Like it or not, memes are part of how we communicate now — we even reference memes in our headlines. But iterating upon existing memes can be a needlessly clunky user experience. First, you need to find a meme template, then you need to figure out how to add text, even if that means reverse-engineering Instagram story drafts into photo-editing software.
But instead of scrolling through Google images, looking for a clean template of the latest meme, Antimatter‘s Reverse Meme Search app, released today for web and iOS, does the work for you. Just upload a meme, and the app will return you a blank slate. You can even long press a photo on apps like Reddit and Twitter, and when iOS prompts you to choose where to share the image, you can click on the Reverse app icon. Once the template is identified, you can use the app’s built-in photo editor to add text to the meme and choose the text’s font, color, size and location. You can’t use comic sans on the app, which feels like an intentional omission.
TechCrunch tested the app’s capabilities — a Spider-Man pointing meme was easy enough to reverse engineer, but we quickly stumped the Reverse Meme Search with a deep-fried Owen Wilson meme (it’s the first result on Google Images when you search “deep-fried memes,” but not necessarily a template itself). But, fear not, the app comes with a free Meme Concierge. Less than an hour after submitting our request, we received an email with the subject, “We found your template: Owen Wilson Deep Fried Meme.”
To be honest, even those of us who got fine arts minors in college and still borrow the university’s Adobe subscription (don’t tell them!) probably couldn’t cleanly edit the text and emojis off of a deep-fried meme on Photoshop (or, we just have other things to do). So this is actually a useful service, even if the “Meme Concierge” is just, as the email says, “a human with 16 GB of RAM and two USB-C ports.”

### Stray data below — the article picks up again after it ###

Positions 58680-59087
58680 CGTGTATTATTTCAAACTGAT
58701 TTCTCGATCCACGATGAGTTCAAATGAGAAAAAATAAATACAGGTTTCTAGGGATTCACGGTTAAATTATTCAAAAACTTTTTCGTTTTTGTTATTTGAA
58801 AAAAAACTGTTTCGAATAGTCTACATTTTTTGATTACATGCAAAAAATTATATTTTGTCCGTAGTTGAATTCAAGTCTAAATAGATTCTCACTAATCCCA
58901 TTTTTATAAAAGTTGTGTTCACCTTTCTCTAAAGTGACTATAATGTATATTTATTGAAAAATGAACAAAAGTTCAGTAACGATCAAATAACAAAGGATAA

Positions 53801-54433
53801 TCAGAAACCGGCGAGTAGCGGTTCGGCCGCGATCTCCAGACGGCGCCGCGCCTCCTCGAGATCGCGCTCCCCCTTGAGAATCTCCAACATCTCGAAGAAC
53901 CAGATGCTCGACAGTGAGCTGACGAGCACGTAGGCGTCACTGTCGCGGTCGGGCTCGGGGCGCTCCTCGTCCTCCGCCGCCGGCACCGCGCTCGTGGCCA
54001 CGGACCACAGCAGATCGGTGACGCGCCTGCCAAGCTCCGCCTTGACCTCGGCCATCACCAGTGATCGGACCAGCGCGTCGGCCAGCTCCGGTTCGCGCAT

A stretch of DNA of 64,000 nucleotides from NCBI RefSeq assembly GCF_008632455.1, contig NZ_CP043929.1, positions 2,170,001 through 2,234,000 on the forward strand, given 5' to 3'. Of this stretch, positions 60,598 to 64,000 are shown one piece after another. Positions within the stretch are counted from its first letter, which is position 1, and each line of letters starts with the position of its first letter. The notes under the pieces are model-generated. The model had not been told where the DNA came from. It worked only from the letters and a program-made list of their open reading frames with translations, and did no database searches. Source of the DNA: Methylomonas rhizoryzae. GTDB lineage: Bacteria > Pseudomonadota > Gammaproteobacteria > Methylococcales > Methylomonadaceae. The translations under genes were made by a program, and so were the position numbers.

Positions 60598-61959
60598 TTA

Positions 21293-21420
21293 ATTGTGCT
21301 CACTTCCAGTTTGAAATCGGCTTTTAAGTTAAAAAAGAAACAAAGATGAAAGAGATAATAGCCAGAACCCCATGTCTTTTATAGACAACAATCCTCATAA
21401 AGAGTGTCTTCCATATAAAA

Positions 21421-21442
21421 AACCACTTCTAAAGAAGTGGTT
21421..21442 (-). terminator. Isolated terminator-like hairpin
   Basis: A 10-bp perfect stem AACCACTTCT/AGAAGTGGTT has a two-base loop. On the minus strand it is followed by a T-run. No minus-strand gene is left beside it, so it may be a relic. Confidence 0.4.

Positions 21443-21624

Antimatter founder Jonathan Libov wouldn’t tell us how the app works — is it essentially just a reverse image search, where the app needs to recognize what meme you’re looking for to send back the template you want? Or does the app use some tech wizardry to automatically clear the text from the image? It’s probably a reverse image search, seeing as we stumped the app with deep-fried Owen Wilson, but now, anyone who tries to make their own deep-fried Owen Wilson meme won’t need to use the concierge, because the template is now in their system. I even checked their work, uploading a copy of the image with added text.
“We envision this app as Instapaper and Pinterest plus Figma. The two key features are (A), collecting visuals (eventually more than just meme templates — any visual that you find useful and meaningful) that you (B), store in your library,” Libov told TechCrunch. “Antimatter is actually a P2P learning and education company, and Reverse Meme Search is part of the creation experience that we just wanted the world to have sooner rather than later.” Antimatter says on its website that it’s “inspired by the many great learning meme communities on the internet.”
Sure, this is not the most important issue in the world for tech to solve (I mean, what if you could have dozens of preventative blood tests performed on just one drop of blood?💀 ). But clearly, memes have real-world power, so get reverse-searching.